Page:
"Want to see something neat?" — your favourite cheap nature tricks for non-naturalists

I frequent a lovely local trail that gets a lot of family traffic through on the weekends, and sometimes I hear young kids asking bewildered adults in their group all kinds of questions about what they’re observing. (Often followed by horribly wrong answers from the adults.)

On occasion though, I have gently pointed out things that they may have overlooked and it’s quite a rush to see the expressions on the faces, especially the kids, if it’s something totally surprising and you can really feel their awakening curiosity in their expressions and sometimes follow up discussion.

So it made me want to pool the community here about this common ‘recruitment’ long-game interaction.

Have you a favourite observation trick that you often share with non-naturalists that helps spark greater interest in nature observing?

To start us off:

My most popular ‘hit’ (by far) is something for when the jewelweed pods are ripe. (It grows in thick patches along this trail.)

I will carefully pick of a few thick pods and ask the kids to hold their hand out flat and gently lay some pods on top.

Then I ask them to slowly tickle the pods (if they’re really young, I will demo with my own hand.)

There’s almost always a cry of delight, and quite a few insisted repetitions of the ‘trick’ for mom, dad, etc. And… big smiles, followed by a lot more questions and general natural discovery excitement.

Lately I’ve been thinking it might be great to somehow get our public library involved in this little interaction.

I’d love to have a little card with their contact and promo to hand out. (Wouldn’t it be great if their kids programming would promote being vectors that connected young naturalists to good, safe info resources?)

But that’s just one of my local nature ‘trick’. What are some of your favourite ways to spark more interest in natural observation in the young and/or curious?


I always point out galls when I spot them; invariably most people have never seen or heard of them, or if they have they know little about them. They always seem to be a big hit no matter the demographic


Elateridae - click beetles - can be fun to lay in the hands of unexpecting non-naturalists


I’ve always found that people of all ages and backgrounds are extremely interested in Native, ‘survival’, historical, or scientific uses for things in nature.

It’s important to caveat any discussion and demonstrations with a warning on overuse (or even use at all in some locations).


When I lived in England, I learned that of the bumblebee species there, only males have a yellow tuft of hairs on their face. Male bumblebees have no sting. It entertains kids to catch a bee in your hand without being stung, and then release it unharmed. Fair warning: recognising male bumblebees in different regions may depend on other features!


When the Korean Chrysanthemums are in flower in October I often hear people (usually adults) saying, “Look at all the bees!” Then I usually tell them – “Most of those are not bees, but flower flies, which are bee mimics.” Many times they refuse to believe me, so I point to one and say, “Is that a bee?” and when they say yes, I show them how I can catch it in in my closed hand without getting stung. “Now do you still think it is a bee?” They find that surprising and interesting,


Yes! Though it’s been years since I’ve seen one in the wild. I just checked and see that there are just a few scant observations in my area. (Going on the most wanted list, for sure!)

Absolutely. I mean, we see this frequently in discussion, even here in the forums.

It also highlights the enormous gap that has developed over time between natural science and the citizenry, and to a large extent, the educational systems.

Small anecdote: when my 7 year-old son spent a month at a local childcare summer camp, held at the local university many years ago, he was delighted that the activity list included walks along the Bruce Trail, which runs right through the university grounds.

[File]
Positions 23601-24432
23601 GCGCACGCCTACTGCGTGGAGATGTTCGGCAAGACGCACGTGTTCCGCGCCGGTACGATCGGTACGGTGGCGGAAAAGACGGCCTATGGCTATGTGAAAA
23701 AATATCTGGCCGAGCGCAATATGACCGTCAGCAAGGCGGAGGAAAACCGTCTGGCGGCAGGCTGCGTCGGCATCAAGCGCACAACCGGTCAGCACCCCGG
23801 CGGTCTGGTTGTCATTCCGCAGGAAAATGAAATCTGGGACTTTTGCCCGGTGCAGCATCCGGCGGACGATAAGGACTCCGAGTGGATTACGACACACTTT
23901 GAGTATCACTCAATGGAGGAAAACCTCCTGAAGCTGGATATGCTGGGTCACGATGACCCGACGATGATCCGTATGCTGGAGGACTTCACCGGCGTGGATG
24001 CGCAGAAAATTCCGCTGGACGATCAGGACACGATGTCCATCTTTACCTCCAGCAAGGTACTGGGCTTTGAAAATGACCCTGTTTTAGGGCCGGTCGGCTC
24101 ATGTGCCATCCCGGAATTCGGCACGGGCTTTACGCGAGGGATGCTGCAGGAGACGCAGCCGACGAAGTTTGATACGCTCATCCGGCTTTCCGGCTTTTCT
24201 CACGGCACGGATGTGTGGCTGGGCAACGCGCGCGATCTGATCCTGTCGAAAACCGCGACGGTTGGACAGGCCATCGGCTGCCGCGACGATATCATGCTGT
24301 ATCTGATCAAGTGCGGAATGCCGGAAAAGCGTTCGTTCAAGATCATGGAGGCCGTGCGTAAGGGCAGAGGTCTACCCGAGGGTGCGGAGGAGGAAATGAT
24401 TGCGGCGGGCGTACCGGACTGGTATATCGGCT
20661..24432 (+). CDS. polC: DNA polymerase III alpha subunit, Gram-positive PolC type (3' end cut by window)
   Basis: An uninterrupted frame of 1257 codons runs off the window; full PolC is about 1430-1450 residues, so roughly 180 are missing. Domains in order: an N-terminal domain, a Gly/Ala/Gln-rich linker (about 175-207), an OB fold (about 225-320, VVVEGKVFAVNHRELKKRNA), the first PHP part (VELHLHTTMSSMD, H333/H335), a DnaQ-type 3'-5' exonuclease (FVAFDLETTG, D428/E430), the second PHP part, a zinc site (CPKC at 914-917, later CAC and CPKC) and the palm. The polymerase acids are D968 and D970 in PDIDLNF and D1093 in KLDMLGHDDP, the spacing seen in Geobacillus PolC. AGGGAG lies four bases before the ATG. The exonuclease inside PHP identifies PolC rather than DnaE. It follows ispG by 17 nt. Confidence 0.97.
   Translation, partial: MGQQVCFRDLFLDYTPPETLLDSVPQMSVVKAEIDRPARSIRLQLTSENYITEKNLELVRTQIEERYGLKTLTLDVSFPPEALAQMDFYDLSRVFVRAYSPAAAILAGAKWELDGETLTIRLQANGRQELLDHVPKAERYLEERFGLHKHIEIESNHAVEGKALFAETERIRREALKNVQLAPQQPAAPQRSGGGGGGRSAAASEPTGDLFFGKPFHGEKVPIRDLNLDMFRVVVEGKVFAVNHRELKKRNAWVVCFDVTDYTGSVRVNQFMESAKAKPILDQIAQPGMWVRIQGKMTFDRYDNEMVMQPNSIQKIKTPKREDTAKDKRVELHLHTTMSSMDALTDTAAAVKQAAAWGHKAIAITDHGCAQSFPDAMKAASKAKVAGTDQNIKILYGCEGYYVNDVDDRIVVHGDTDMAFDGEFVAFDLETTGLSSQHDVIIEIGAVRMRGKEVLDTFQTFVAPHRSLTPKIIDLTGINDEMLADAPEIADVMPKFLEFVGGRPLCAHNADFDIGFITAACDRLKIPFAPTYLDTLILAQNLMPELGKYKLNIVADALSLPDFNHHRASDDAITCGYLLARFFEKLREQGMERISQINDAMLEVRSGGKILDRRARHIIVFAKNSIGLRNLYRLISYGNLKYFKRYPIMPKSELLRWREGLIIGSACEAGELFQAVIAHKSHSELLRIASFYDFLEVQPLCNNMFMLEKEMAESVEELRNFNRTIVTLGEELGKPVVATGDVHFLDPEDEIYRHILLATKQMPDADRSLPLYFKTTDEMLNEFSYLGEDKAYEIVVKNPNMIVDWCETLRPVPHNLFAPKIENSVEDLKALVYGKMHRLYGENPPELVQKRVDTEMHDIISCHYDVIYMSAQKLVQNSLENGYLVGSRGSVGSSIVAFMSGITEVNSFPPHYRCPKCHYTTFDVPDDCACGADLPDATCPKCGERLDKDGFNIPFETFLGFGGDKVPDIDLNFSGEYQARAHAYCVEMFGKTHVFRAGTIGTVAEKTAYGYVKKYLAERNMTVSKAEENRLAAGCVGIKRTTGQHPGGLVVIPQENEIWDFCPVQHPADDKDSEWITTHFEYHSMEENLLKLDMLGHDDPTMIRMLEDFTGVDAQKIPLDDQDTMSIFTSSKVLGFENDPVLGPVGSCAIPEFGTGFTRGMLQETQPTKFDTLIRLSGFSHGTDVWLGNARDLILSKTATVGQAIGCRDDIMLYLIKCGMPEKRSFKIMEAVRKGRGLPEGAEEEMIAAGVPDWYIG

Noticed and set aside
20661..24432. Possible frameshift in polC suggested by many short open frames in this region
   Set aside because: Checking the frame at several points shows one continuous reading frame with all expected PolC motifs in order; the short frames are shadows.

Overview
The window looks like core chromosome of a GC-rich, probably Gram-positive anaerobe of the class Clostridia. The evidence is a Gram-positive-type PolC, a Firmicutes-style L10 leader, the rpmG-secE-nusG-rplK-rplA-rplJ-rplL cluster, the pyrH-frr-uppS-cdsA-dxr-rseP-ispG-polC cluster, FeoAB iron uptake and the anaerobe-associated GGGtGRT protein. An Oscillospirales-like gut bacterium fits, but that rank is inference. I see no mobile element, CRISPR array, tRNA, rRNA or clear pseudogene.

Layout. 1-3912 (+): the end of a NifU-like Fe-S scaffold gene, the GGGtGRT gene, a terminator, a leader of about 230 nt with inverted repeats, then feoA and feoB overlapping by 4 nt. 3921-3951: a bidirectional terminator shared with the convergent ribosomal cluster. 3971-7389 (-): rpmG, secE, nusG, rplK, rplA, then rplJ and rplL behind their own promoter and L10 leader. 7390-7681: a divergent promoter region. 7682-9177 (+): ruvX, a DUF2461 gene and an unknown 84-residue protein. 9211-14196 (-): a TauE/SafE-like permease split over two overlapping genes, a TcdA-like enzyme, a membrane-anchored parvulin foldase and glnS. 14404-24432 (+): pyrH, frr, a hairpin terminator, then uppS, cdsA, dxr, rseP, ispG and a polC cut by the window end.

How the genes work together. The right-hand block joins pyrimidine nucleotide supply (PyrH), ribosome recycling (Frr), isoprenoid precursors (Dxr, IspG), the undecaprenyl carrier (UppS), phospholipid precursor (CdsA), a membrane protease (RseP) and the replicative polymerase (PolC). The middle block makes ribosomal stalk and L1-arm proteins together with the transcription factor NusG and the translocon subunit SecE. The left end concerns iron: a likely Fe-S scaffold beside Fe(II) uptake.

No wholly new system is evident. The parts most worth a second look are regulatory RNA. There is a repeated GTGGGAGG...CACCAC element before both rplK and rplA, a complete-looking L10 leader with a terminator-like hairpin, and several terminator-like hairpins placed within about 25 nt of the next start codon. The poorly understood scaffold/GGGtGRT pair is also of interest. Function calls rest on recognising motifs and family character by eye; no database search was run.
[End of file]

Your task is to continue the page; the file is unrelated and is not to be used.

It was a good camp and well-staffed, mostly by young, energetic students studying in child related fields.

Which was why I was surprised to receive a frantic call shortly after he started there with the news that my son had been ‘caught’ eating wild berries as the group hiked along.

And even though he insisted that they were perfectly safe and that he had done this with his dad for many years, they were now very concerned about possible poisoning.

They were, in fact… wild blackberries.


Ha! A couple of years ago I was browsing for Saskatoons, and a young girl and her father walked past. I offered some to her, and her father adamantly said no. Shame really - they were good!
I don’t have any tricks, though occasionally I will point out things to people. I don’t know if it makes much difference!


Male velvet ants are similarly entertaining and quite curious and don’t buzz so much compared to male bees. Male Melissodes, in particular, vibrate furiously when held.


Orange Bush Monkey Flowers (aka Sticky Monkey Flowers) have white stamens that look a bit like 2 “lips”, pursed for a kiss. If you touch them lightly with a finger or twig, they quickly close.


This is because the flower thinks it’s been pollinated and the stamens close to avoid losing the pollen. After a few moments, flower senses it was not really pollinated and the “lips” open again.

Also, the leaves are sticky. Occasionally, since I sometimes have them growing in the yard, I would show the kids how to make mustaches by taking the sticky leaves and pressing them against their upper lip. This is an opportunity to explain how the sticky residue protects the plant from drying out in our arid summers.


Strawberries, blackberries, raspberries and mulberries are perhaps the easiest ‘Genesis’ botanical ID of many young naturalists. At least in my zone.

Something I struggle with, even today, is the buckets of beautiful mulberries I see going to rot in urban areas because the property owners haven’t a clue as to their deliciousness. You’re more likely to hear them cursing about the ‘mess’.

Anecdote 2: waiting in line one afternoon with my wife and daughter outside a theatre in downtown Toronto a few years back. As we get closer, my daughter spies an old mulberry in prime ripening form, hovering just above us. Up go our hungry arms as we gobble handfuls of the treasures. Much to the shock (and some horror) of the patrons around us.